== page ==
So far we’ve looked at leptoceratopsids and chasmosaurine ceratopsids. This time, it’s the turn of the basal ceratopsoid Zuniceratops. If these terms are giving you grief, a cladogram showing a few of them is below…
Zuniceratops christopheri [adjacent life restoration by Todd Marshall] was named in 1998 by Douglas Wolfe and Jim Kirkland for several specimens discovered in the Turonian Moreno Hill Formation of New Mexico. Its generic name honours the Zuni people, while its specific name is for Christopher Wolfe, co-discoverer of the first specimen. In many features Zuniceratops was intermediate between ceratopsids and non-ceratopsids. Indeed phylogenetic studies indicate that it is the sister-taxon to Ceratopsidae (e.g., Wolfe & Kirkland 1998, Xu et al. 2002, Dodson et al. 2004, Makovicky & Norell 2006, Chinnery & Horner 2007). This newly recognized Zuniceratops + ceratopsid clade was named Ceratopsomorpha, and the wording on p. 307 of Wolfe & Kirkland (1998) shows that this name applies to the branch-based clade including these taxa. However, the name Ceratopsoidea also applies to the same clade: it was defined by Sereno (1998) as a branch-based clade that includes all taxa closer to Triceratops than to Protoceratops [cladogram below from Tom Holtz’s Marginocephalia lecture: to see diagram at full size, plus tons of additional information, go here. Note that Tom uses the term Ceratopsinae for what I’ve referred to as Chasmosaurinae; the former is technically correct but, at the moment, less familiar].
While Zuniceratops lacks the characteristic features of Ceratopsidae, it did possess elongate brow horns indicating, somewhat surprisingly, that brow horns were a primitive feature for Ceratopsoidea and Ceratopsidae. Those lineages that have short or even absent brow horns must, therefore, have reduced and lost their horns over time. This hypothesis has since been supported by additional taxa, most notably the long-horned basal centrosaurine Albertaceratops nesmoi.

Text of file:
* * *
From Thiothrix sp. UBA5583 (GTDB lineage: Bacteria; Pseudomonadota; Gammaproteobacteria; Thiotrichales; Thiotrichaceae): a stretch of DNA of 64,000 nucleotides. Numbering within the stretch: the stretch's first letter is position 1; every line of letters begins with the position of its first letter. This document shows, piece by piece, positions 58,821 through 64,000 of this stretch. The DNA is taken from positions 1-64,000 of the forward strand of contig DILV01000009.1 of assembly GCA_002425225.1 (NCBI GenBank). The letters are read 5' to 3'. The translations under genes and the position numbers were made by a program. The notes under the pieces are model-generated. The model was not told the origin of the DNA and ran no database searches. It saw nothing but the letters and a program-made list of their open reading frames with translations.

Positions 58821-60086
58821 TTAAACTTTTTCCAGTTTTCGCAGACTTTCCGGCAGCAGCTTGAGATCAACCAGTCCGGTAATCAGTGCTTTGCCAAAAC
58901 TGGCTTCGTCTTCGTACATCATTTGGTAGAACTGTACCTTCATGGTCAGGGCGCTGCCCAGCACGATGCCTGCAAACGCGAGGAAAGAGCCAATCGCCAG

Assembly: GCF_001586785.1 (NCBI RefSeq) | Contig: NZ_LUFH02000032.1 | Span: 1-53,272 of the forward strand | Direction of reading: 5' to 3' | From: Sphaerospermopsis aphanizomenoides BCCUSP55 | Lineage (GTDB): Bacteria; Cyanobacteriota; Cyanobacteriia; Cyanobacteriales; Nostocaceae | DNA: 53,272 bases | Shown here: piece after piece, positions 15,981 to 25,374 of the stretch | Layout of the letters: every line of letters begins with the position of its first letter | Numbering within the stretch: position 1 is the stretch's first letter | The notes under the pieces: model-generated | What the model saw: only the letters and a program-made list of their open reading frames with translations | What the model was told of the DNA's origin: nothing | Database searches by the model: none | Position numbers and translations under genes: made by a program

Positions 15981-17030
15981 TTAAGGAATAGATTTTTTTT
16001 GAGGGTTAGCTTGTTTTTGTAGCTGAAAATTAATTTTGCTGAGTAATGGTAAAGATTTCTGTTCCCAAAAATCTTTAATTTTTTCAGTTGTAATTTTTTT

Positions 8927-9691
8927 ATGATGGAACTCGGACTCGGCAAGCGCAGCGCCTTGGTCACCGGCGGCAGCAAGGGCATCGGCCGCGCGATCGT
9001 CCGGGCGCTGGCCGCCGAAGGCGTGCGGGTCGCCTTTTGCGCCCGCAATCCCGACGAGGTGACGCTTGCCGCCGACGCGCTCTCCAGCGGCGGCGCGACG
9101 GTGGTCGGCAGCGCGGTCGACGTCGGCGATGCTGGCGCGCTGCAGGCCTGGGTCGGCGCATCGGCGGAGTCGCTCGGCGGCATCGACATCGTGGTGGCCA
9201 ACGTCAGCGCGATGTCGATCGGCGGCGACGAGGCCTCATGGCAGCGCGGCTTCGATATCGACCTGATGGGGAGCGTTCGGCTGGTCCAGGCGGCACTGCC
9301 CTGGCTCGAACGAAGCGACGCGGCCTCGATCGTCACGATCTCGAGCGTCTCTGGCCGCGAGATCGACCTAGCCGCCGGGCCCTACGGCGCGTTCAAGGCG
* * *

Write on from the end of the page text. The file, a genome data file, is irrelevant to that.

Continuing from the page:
Some Zuniceratops individuals possessed short brow horns, and others possessed long, gently curved brow horns. Some authors – most notably Lehman (1990) – have argued that long-horned ceratopsians exhibit dimorphism in brow horn size and orientation, and have then proposed that this variation represents sexual dimorphism. This is an interesting and plausible hypothesis (and it has been accepted by at least some students of the group); the problem is that the alleged dimorphism is slight, and indeed so slight that the range of observed variation may simply be continuous, intrapopulational variation spread across both sexes. If both sexes are similarly ornamented, we have an interesting situation – but more on that much later…
The facial region of the skull in Zuniceratops was longer and lower than that of most ceratopsids and its frill was large. Unlike those of ceratopsids, its teeth only had single (rather than double) roots.
Refs – –
Chinnery, B. J. & Horner, J. R. 2007. A new neoceratopsian dinosaur linking North American and Asian taxa. Journal of Vertebrate Paleontology 27, 625-641.
Dodson, P., Forster, C. A. & Sampson, S. D. 2004. Ceratopsidae. In Weishampel, D. B., Dodson, P. & Osmólska, H. (eds) The Dinosauria, Second Edition. University of California Press (Berkeley), pp. 494-513.
Lehman, T. 1990. The ceratopsian subfamily Chasmosaurinae: sexual dimorphism and systematics. In Carpenter, K. & Currie, P. J. (eds) Dinosaur Systematics: Approaches and Perspectives. Cambridge University Press, Cambridge, pp. 211-229.
Makovicky, P. J. & Norell, M. A. 2006. Yamaceratops dorngobiensis, a new primitive ceratopsian (Dinosauria: Ornithischia) from the Cretaceous of Mongolia. American Museum Novitates 3530, 1-42.
Sereno, P. C. 1998. A rationale for phylogenetic definitions, with application to the higher-level taxonomy of Dinosauria. Neues Jahrbuch für Geologie und Paläontologie, Abhandlungen 20, 41-83.
Wolfe, D. G. & Kirkland, J. I. 1998. Zuniceratops christopheri n. gen. & n. sp., a ceratopsian dinosaur from the Moreno Hill Formation (Cretaceous, Turonian) of west-central Montana. New Mexico Museum of Natural History and Science Bulletin 14, 303-317.
Xu, X., Makovicky, P. J., Wang, X.-l., Norell, M. A. & You, H.-l. 2002. A ceratopsian dinosaur from China and the early evolution of Ceratopsia. Nature 416, 314-317.